It can be said that the Geneva Conference was a Western scenario to persuade Russia and contain the ambitions of the new Putin who looks to strengthen Russia's international position and play an active role in international developments. But is there a careful assessment based on indications of such an alignment at the end of the conference?
Kofi Annan designated last Saturday as the date for an international political conference, in which supporters and opponents of Bashar Assad would gather for the first time (except at the Security Council and the UN General Assembly) in Geneva. Except the Islamic Republic of Iran and Saudi Arabia, which were not invited, other influential players in the issue of the Syrian crisis were present. The result of several hours of discussions and discourse was a statement based on the understanding of the participants over the proposed issues. The ratified points, called by some an international road map to transfer power in Syria, were interpreted by the two fronts that were present in the dialogue based on their own interests.
In reaction to the outcome of the Geneva Conference, Secretary of State Hillary Clinton, the US representative in the conference, stated that the agreements will pave the way for the post-Assad period, while Russia and China stated that it was decided in this conference that the people of Syria are the ones who should determine their own fate. Prior to the conference, Kofi Annan declared that the goal of the conference was to study ways for the political transfer of power and, in the draft presented to the participants, it was expressed that efforts should be made to form a transition government with the participation of supporters and opponents of the present regime except those whose presence would damage the basis for the transfer of power and the establishment of stability in Syria. This sentence was interpreted by Assad opponents as Assad's resignation. It should be noted here that the international opposition made efforts, through different stages, to balance Russia's position and align it with its own positions.
The US expert delegation’s visit to Moscow two weeks before the conference, followed by the Clinton and Lavrov meeting in St. Petersburg, hours prior to the Geneva Conference, and the pressure exerted by representatives of Western countries on Russia in pre-Geneva negotiations to discuss the final statement, prove this point. Evidence shows that Russia has stood firm in its position based on disagreement with the idea of Assad’s resignation despite all efforts made by Western countries. On the other hand, a look at the final statement of the Geneva Conference reveals that the basis for the formation of a transition government is to the satisfaction of both sides and there is no indication of bringing Bashar Assad out of the equation of the transition government. That is why Lavrov expressed his satisfaction with the outcome of the conference right after it was finished.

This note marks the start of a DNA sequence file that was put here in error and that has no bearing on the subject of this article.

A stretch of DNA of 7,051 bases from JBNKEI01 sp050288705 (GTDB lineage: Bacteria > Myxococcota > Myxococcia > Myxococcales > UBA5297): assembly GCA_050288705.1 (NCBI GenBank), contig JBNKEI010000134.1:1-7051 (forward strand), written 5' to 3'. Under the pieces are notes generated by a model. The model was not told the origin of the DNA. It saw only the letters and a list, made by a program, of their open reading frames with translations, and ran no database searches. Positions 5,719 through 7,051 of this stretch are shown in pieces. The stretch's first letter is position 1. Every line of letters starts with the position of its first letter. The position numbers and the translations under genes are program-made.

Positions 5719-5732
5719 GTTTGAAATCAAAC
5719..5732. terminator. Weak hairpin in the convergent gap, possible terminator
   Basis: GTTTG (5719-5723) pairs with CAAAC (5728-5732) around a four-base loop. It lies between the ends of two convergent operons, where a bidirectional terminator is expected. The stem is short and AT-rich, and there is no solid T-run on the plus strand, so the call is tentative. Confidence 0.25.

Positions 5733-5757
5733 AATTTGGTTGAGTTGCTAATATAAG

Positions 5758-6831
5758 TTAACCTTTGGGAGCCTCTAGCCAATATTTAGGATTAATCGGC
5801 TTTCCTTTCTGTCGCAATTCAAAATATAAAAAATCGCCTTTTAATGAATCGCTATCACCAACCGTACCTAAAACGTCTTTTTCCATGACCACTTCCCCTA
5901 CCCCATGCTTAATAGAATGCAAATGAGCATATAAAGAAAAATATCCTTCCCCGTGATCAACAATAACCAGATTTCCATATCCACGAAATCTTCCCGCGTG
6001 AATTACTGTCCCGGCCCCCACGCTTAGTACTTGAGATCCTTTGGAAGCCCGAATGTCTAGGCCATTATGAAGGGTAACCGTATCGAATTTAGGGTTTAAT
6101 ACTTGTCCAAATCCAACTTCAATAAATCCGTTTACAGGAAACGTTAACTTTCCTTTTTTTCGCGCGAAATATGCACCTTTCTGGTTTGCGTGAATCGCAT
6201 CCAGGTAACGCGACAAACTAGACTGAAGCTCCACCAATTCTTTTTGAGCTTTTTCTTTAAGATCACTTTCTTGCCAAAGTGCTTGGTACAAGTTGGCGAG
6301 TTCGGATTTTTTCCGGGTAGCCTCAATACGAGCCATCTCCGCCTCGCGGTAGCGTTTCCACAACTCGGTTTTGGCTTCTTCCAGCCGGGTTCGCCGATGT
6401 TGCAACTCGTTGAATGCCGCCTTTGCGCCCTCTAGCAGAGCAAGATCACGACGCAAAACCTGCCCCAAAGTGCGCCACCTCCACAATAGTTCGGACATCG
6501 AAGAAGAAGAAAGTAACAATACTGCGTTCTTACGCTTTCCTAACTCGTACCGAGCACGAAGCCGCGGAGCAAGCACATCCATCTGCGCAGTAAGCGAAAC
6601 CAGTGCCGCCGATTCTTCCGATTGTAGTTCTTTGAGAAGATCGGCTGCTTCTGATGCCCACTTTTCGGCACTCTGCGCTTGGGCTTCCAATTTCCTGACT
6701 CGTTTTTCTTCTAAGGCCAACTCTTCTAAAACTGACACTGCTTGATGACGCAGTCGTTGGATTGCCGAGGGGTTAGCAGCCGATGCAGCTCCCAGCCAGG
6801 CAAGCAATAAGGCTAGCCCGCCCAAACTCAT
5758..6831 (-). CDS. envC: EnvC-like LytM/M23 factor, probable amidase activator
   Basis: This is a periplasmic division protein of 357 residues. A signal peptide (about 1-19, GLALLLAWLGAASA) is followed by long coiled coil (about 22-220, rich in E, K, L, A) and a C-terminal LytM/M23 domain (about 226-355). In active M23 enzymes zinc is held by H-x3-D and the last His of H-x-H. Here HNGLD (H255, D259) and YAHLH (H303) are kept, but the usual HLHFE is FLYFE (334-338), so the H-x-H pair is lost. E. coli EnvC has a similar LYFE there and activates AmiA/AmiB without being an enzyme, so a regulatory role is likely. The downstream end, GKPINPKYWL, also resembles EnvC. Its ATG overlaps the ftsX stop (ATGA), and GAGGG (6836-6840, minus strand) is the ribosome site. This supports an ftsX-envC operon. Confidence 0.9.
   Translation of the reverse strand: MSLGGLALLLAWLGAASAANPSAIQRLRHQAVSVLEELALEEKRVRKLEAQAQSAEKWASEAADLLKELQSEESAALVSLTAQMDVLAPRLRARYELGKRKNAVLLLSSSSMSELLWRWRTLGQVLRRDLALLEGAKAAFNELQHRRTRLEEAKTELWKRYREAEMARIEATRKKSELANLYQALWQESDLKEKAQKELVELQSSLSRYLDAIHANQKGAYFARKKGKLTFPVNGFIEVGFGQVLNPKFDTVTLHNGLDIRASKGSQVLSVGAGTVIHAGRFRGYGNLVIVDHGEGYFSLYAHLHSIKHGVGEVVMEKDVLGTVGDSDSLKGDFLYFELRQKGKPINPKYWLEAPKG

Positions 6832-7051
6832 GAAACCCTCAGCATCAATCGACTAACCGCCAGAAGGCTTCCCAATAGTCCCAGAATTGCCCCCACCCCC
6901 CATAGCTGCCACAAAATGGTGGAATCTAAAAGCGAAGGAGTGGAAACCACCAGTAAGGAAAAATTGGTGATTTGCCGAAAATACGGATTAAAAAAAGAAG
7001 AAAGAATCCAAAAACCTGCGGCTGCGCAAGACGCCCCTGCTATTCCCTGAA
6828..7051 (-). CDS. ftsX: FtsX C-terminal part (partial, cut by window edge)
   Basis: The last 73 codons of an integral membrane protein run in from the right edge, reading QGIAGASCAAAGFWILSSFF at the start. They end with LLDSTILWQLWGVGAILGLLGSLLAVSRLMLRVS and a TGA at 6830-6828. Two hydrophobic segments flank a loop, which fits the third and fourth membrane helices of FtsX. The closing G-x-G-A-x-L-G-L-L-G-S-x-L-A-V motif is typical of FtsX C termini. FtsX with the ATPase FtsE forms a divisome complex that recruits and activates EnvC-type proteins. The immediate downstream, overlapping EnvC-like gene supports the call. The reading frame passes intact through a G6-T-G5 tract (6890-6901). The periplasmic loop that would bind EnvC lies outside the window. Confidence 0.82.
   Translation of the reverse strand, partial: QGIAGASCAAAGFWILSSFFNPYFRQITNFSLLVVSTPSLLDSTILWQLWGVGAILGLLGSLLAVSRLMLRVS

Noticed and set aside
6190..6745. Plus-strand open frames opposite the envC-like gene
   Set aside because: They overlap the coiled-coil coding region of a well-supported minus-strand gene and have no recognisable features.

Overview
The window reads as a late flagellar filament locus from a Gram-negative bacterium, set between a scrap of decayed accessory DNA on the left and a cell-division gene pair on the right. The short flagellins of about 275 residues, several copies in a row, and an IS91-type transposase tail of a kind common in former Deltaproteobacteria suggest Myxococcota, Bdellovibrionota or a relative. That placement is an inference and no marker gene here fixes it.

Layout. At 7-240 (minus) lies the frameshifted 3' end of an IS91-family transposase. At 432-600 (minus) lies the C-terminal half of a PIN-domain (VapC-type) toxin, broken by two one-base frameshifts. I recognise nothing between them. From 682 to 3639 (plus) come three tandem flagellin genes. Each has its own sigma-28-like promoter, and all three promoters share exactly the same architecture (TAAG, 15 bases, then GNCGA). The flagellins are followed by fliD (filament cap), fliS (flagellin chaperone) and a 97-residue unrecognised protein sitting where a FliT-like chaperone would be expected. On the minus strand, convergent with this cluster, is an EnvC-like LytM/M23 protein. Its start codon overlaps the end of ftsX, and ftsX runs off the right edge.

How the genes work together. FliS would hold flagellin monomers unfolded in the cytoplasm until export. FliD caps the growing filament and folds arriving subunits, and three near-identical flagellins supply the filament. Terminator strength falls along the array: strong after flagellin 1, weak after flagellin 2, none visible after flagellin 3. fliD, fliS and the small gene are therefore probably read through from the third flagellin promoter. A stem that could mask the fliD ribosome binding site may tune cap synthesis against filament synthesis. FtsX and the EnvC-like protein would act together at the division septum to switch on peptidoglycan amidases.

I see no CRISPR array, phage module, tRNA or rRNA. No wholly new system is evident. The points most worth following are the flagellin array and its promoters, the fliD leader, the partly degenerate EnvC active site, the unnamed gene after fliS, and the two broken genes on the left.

We must now wait and see how practical it will be to form a national unity government with full privileges which would be responsible for transferring power, based on the new constitution, and with elections. Can current conditions on the ground in Syria give hope for such an atmosphere? The reality behind the scenes in Syria shows that despite the increase in the number of killings and in the destruction inside the country, there is still not enough determination from an international perspective to find a solution that would satisfy both sides in Syria. New differences of opinion between opposition groups, which are one side of the dispute, after the end of Tuesday's meeting in Cairo, confirm this concern. The Geneva Conference has requested the agreement of all opposition groups in order to enter the stage of transferring power. However, certain opponents of the Syrian government have their doubts with regard to the outcome of the Geneva Conference and considered this meeting as an effort to save Bashar Assad, and they therefore refused to participate in the Cairo meeting. Therefore, it would not be wrong to say that the Geneva Conference increased the distance between those opposed to Bashar Assad.
If the most important topic at the Geneva Conference was forming a national unity government with the participation of both sides, what is needed for this to happen is for there to be dialogue between the opposition and the government, but we did not see the required practical tools for this dialogue, and more importantly, a guarantee for its implementation in Geneva. It seems that Russia's decision to invite certain Syrian opposition groups to Moscow In the next few days has been made so as to show initiative and to not be accused of disrupting the political process of resolving the crisis in Syria.
In any case, despite Russian resistance in the face of Bashar Assad's opponents, the fact that Moscow has accepted the transfer of political power and Russia's presence in a meeting whose main goal was to gradually decrease the government's power, shows that there might be signs of a balancing of positions in Moscow.